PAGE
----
Davy Faa (Remember the Barley Straw)

DESCRIPTION: (A man courts a neighbour's daughter by disguising himself as) a tinker. The tinker follows the girl into bed and sleeps with her. (He departs, leaving her with a rich fee, giving his name as Davy Faa/Shaw. Her father seeks a husband for her)
AUTHOR: unknown
EARLIEST DATE: 1895 (Baring-Gould)
KEYWORDS: disguise seduction sex trick abandonment money father rape tinker bastard
FOUND IN: Britain(England(South,Lond),Scotland(Aber))
REFERENCES (6 citations):
Bronson 279, "The Jolly Beggar" (37 versions, but #28 is "Davy Faa (Remember the Barley Straw)")
Porter/Gower-Jeannie-Robertson-EmergentSingerTransformativeVoice #20, pp. 145-146, "Davie Faa" (1 text, 1 tune) {Bronson's Child 279 #28!}
Palmer-FolkSongsCollectedBy-Ralph-VaughanWilliams, #87, "The Barley Straw" (1 text, 1 tune)
Kennedy-FolksongsOfBritainAndIreland 188, "Remember the Barley Straw" (1 text, 1 tune)
Greig/Duncan7 1473, "The Tinker Loon" (2 texts, 1 tune)

Roud #118
cf. "Tramps and Hawkers" (tune) and references there
The Barley Straw
NOTES [207 words]: I've never really been sure whether this song involves rape or not. It's clear that the girl gets the worst of it, though.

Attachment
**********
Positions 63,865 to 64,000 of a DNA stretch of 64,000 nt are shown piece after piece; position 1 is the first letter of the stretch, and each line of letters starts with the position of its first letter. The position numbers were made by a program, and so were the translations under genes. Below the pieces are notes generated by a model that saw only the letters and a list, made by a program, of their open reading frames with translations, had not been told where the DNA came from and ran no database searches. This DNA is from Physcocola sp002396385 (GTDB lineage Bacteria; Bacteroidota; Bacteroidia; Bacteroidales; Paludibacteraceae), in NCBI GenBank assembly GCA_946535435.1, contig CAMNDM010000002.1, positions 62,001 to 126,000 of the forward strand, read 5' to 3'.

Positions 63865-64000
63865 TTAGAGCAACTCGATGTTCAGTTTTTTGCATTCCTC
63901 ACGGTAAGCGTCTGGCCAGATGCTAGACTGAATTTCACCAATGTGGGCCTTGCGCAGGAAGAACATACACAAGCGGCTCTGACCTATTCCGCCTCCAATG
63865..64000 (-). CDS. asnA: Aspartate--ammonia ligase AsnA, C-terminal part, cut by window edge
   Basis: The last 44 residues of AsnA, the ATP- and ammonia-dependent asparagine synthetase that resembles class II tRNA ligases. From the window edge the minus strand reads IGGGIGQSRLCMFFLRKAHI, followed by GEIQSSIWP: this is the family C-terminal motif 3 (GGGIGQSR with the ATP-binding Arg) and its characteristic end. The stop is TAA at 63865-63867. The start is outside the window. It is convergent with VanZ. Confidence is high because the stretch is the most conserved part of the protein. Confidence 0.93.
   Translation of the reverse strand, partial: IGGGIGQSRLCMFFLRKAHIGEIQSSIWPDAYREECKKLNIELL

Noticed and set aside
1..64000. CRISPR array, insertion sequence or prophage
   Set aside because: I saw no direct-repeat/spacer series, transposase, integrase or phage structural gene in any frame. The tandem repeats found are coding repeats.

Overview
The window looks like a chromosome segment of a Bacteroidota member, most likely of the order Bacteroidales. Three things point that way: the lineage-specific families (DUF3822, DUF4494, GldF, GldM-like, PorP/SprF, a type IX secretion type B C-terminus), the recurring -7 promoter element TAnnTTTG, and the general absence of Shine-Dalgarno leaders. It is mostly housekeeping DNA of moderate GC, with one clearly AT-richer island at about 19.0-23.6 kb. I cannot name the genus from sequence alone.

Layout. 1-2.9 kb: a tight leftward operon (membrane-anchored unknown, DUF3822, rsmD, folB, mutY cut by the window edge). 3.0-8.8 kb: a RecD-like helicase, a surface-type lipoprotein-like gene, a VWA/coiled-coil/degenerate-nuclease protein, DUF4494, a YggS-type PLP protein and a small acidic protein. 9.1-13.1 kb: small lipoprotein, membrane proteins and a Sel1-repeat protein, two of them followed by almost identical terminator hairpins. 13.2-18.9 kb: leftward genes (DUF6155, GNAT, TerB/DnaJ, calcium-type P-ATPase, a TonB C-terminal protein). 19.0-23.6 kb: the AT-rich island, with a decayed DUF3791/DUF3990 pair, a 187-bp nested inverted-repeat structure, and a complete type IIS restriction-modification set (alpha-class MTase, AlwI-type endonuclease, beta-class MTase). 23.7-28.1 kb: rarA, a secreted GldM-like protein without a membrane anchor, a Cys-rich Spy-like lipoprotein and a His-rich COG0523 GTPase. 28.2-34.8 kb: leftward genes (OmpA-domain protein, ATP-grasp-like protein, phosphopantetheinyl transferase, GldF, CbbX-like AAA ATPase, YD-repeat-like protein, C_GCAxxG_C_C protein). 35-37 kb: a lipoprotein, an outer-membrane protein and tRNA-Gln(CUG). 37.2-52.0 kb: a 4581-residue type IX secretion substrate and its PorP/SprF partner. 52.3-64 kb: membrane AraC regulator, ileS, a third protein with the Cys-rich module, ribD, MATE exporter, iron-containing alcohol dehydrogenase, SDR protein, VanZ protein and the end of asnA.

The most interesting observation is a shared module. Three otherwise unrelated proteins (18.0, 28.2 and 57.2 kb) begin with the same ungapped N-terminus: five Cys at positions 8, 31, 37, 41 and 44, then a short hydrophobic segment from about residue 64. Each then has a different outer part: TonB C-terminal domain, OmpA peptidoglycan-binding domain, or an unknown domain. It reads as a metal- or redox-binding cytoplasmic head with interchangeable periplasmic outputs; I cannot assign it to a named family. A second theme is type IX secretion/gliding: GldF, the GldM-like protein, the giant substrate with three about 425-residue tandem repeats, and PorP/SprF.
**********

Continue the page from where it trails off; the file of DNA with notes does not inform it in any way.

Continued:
It will be observed that the only parts of this song that are constant are the tinker and the seduction. No doubt various attempts at bowdlerization account for some of this, but there does seem to be some mixture involved as well. - RBW
I suggest renaming this main entry; as far as I know, only in one version of the song (Jeannie Robertson's) is the man (or the song) named Davy Faa, while "The Barley Straw" or variants thereon seem relatively common. More important, I'd rather avoid confusion with the more common "Davy Faa", aka "The Gypsy Laddie." Also, the tune given in Kennedy-FolksongsOfBritainAndIreland isn't that of "Tramps and Hawkers/Paddy West", and I'm not sure it's been collected from tradition with that tune (Jean Redpath doesn't count.) - PJS
All true, except that the Robertson/Redpath versions seems to be the ones everyone knows. Which is why I used the title I did. And while Robertson's tune is not "Tramps and Hawkers," it has similarities.
Roud lumps this with Child #279, "The Jolly Beggar." So do Porter/Gower. The similarity in plot is obvious. So is the dissimilarity in form. - RBW
Last updated in version 5.3
File: K188

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